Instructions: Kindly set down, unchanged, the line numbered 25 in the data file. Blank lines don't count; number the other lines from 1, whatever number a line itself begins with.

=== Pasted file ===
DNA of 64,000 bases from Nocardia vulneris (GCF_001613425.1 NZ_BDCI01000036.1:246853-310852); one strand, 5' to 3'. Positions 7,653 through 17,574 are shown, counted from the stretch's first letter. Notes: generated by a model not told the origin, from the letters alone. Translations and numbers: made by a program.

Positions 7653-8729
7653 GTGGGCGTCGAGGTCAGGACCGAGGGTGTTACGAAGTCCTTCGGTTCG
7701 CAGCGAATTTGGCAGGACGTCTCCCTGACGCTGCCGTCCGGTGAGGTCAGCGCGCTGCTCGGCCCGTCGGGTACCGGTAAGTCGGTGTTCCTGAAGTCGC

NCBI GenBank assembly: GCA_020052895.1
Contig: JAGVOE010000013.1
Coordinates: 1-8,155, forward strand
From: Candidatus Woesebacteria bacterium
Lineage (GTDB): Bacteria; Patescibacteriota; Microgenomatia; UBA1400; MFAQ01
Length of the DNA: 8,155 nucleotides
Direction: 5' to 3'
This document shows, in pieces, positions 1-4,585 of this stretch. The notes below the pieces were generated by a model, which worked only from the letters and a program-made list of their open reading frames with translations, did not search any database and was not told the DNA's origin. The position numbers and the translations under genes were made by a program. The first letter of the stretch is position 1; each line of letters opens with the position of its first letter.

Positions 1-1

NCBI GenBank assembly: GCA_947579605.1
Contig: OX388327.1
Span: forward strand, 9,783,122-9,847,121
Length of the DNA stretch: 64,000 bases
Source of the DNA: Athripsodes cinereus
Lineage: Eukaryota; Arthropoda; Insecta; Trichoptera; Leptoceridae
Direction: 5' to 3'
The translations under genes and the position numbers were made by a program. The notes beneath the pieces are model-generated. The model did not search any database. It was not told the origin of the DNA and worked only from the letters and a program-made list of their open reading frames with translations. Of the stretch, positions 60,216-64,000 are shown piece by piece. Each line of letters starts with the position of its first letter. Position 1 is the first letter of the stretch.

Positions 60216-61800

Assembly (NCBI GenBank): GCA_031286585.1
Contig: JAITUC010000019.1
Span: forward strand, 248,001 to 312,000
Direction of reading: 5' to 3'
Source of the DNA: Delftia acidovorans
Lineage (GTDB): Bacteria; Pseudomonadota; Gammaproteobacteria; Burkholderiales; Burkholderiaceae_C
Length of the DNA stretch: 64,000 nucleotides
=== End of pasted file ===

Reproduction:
Span: forward strand, 248,001 to 312,000